The resource manager depends on your architecture, but it's likely that this should be a 'pseudo-global' (public within the engine) as various subsystems may want to use it.

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struct Scene
{
Camera camera;
..
..
};

extern Scene *g_SC;

u should have a couple of global variables (for code readibilty mainly)
eg for the above (which i use in my app)
thus whenever u wanna refer to something in the scene use g_SC->dothis(..);
singletons aint needed, make it a pointer thus u have control when the object is con/dis/tructed





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Well I agree with what a lot of people have said about designing your functions well in advance and avoiding globals. However when making a game sometimes the pure and correct design cannot always be achieved due to speed issues etc.

Passing variables down through functions is OK up to a point but when you get lots of them you are going to slow down your code. Also I have never been happy with functions that take a variable not to use but purely so they can pass it on to another function that needs it. That seems to break the interface to me. I know you may say that should never happen if you design correctly but in the real world it will happen.

I use Singletons, as far as I know they are not yet banned in the UK! , and while I understand the problems with them the reality is they do not cause me problems and they speed up my code and they simplify design issues. I use them carefully (I realise some people over use them) and make sure they only refer to a strict interface to a component (collection of classes) e.g. graphics, AI, UI, Physics, File System, Utilities etc. Due to the increasing campaign against them I have looked into alternatives like using a registry that is then passed through function calls. The registry allows a pointer to be added under a UID (or string) and then only accessed by those parts of the code that know about it (bit like COM). It works fine but I do not think it is much better than using Singletons.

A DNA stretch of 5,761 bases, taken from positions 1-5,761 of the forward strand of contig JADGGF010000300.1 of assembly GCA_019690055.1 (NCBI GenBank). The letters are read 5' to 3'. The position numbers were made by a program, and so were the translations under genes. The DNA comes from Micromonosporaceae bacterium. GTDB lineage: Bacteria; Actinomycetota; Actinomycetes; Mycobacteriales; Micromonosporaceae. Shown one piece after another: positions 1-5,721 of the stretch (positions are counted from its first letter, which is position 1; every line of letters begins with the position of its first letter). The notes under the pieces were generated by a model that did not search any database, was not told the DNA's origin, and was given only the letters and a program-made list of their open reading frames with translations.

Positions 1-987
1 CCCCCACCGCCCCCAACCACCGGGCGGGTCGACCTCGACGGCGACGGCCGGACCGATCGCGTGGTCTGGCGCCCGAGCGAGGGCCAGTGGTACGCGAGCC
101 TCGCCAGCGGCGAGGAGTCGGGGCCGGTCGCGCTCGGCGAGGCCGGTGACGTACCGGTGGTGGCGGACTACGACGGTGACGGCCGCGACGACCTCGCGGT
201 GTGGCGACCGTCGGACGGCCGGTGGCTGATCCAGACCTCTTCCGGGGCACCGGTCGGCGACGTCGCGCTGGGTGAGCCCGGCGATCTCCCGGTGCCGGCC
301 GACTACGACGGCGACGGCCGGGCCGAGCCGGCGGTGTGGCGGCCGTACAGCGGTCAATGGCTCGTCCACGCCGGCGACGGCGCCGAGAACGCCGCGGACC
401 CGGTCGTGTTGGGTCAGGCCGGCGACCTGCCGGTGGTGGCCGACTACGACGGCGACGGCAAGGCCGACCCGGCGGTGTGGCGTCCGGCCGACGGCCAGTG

I work very hard to structure my game into separate components that provide one interface to the rest of the code. This way the component can be reused in other projects and bugs can be tracked down to that component easily. In your case the directx device belongs in my graphics component along with a camera. However there is also a camera in my world component. The one in the graphics handles DirectX specific functionality and just takes a position and rotation etc. The one in the world is an entity that can be attached to a partition system and works irrespective of the graphics API being used.

Anyway best go - rambling a bit :)

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I keep everything OO unless I need to speed things up, then it's down to C/ASM. So, basically if anything needs to be global, it's in a singleton class...

That's just me. =\

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Anyone with a view to using Singletons should really read this first; Washu on singletons (start with part one; "Why are you infected with Singletonitis?")

Now, about "[singletons] simplify design issues", I'm not convinced, infact in reality you are just side stepping something. In a way it's like having an elephant in your living room; you can not talk about it, paper over it and walk around it but the damned thing is still there.

Anything else on singletons can be found in the Washu journal entry posted above.

With regards to 'speed' and 'passing everything down', I'm not buying it. For starters I don't recall seeing anyone here saying 'pass everything down', or if they are they are advocating it at setup/creation time, you can cache a local reference to things in your class.

The speed issue is, imo, null and void given todays CPU power. Once a upon a time, with slower CPUs, buses and cache, this might have been an issue, however if you've reached a point where parameter passing down a stack of function calls is an issue then you probably want to check your design. Your CPU useage is going to obey the 20/80 rule; 80% of the time is spent in 20% of the code, in short speed is a poor reason to start throwing globals around.